NOAA Live from 1,250 Meters (4,100 feet) Below the Sea

NOAA-Live-03-B
NOAA Live Stream from 950 meters down from the NOAA Ship Okeanos Explorer off the East Coast of the United States

NOAA is live streaming their exploration of the North Atlantic Stepping Stones: New England and Corner Rise Seamounts off the East Coast of the United States from June 30 through July 29, 2021. The live stream is open to anyone, no registration required.

The NOAA Ship Okeanos Explorer deploys two Remote Operated Vehicles (ROV’s) to explore previously unexplored or lightly explored areas under the sea. One of the ROV’s is tethered to the Okeanos Explorer

The Okeanos Explorer is equipped with high speed data links that allows it to send high quality real time data and video world wide and for scientists from around the world to observe and provide feedback by a chat room (sorry the chat room is closed to the general public but I sent in a suggestion that they open the chat room to the public for read only). During the dives real time play by play is provided with the video feed.

Typical operations is to map the sea floor during the night for the following days dive and in the morning the team plans out the dive path for the day. The dives seem to have the ROV’s on the bottom around 10:00am Eastern Daylight Time with each dive lasting around three hours. Please check the web site each day for the dive times as they do vary from day to day.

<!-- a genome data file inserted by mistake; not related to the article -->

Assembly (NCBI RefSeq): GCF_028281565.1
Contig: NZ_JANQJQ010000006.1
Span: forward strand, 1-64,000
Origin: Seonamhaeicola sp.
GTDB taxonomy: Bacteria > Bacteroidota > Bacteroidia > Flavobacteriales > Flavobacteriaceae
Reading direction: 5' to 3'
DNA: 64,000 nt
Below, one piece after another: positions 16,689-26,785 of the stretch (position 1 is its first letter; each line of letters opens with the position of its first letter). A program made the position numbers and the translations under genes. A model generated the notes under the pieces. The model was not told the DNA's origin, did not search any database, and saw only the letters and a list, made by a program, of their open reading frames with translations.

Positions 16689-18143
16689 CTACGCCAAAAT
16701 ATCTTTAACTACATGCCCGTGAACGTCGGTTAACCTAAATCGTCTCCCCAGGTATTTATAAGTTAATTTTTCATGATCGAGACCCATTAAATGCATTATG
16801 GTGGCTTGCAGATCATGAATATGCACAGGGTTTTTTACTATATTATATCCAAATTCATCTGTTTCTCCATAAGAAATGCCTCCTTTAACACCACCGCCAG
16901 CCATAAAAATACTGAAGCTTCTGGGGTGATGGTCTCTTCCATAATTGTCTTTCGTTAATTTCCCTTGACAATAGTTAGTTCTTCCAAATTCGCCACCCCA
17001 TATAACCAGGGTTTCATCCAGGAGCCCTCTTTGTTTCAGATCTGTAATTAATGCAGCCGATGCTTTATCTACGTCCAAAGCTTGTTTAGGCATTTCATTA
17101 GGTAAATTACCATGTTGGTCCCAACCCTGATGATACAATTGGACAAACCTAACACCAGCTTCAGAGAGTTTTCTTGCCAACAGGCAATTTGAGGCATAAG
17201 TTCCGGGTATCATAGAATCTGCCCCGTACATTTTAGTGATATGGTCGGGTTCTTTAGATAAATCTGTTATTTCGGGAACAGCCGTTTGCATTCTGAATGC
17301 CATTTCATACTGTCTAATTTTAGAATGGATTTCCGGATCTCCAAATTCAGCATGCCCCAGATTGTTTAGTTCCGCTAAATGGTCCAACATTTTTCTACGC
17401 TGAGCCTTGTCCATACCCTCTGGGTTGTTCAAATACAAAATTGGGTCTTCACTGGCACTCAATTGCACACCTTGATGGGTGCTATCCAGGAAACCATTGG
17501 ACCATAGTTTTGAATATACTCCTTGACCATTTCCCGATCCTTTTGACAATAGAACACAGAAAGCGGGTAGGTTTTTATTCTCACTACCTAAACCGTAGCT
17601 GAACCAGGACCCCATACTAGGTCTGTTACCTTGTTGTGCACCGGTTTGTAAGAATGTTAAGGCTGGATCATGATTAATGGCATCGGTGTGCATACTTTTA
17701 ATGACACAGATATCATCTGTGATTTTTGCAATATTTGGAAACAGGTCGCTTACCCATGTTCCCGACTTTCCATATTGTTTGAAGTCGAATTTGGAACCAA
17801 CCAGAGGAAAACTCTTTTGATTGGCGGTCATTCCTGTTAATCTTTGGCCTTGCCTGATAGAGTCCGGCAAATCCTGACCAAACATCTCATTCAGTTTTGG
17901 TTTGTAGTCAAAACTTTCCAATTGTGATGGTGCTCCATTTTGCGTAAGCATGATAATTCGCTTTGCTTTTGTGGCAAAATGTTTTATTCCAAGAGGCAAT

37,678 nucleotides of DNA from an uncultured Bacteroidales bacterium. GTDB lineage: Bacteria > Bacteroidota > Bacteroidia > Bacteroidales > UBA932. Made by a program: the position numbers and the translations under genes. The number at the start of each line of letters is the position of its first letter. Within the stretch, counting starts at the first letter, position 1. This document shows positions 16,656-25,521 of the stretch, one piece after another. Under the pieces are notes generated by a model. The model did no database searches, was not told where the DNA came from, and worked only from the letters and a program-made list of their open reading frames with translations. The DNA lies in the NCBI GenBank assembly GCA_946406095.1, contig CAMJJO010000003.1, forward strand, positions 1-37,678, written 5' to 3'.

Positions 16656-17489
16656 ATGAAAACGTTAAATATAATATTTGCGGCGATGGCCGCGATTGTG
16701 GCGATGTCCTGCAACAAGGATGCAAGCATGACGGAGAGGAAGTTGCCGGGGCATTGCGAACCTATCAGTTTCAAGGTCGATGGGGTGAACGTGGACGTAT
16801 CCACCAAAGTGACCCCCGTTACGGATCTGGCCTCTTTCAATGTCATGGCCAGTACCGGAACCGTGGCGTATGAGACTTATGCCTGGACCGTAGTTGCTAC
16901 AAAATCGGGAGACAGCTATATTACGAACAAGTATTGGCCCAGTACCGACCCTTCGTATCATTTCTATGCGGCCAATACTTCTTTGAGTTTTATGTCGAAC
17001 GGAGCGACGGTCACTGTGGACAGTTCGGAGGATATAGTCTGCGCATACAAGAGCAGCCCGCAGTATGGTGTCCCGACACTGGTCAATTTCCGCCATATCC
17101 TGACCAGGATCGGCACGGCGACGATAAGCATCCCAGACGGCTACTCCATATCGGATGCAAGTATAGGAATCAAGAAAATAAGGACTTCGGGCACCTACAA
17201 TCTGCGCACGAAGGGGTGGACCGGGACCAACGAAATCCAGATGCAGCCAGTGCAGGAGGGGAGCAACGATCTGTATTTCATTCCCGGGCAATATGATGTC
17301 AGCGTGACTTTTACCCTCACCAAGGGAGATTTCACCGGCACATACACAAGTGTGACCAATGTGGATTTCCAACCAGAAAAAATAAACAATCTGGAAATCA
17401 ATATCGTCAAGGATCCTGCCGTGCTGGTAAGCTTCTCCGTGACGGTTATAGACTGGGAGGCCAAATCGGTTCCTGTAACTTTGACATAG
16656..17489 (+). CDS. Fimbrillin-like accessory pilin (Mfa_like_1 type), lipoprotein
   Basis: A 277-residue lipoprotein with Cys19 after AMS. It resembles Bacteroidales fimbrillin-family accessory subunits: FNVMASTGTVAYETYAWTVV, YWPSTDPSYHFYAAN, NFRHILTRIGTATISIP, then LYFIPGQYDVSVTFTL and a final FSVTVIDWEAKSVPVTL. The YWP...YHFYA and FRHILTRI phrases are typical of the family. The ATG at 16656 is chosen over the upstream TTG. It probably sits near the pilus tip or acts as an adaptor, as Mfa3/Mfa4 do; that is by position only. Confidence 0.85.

Live video home page.

They do record the dive and the last 24 hours or so are available on the main sight, just start the video then click back earlier, I was able to watch the launch of the ROV’s some 6 hours earlier after the dive had ended.

The NOAA Ship Okeanos Explorer is a 224 foot ship dedicated to underwater research and can deploy it’s ROV’s to a depth from 250 to 6,000 meters (820 to 19,700 feet). The ship is equipped with four different types of mapping sonars that collect high-resolution data about the seafloor and the water column, a dual-body remotely operated vehicle (ROV) capable of diving to depths of 6,000 meters, and a suite of other instruments to help characterize the deep ocean.

More information about NOAA Technology.

Other expeditions and archived information from the current expedition.

https://oceanexplorer.noaa.gov/explorations/explorations.html

Images courtesy of NOAA.

Sorry part of this Post looks like garbage amateur hour but WordPress,com has changed to a “new and improved editor” which is IMHO a piece of garbage and the editor does not even work like their own guides.

Thanks for your interest in and support of Boating Safety.

 – c / m –

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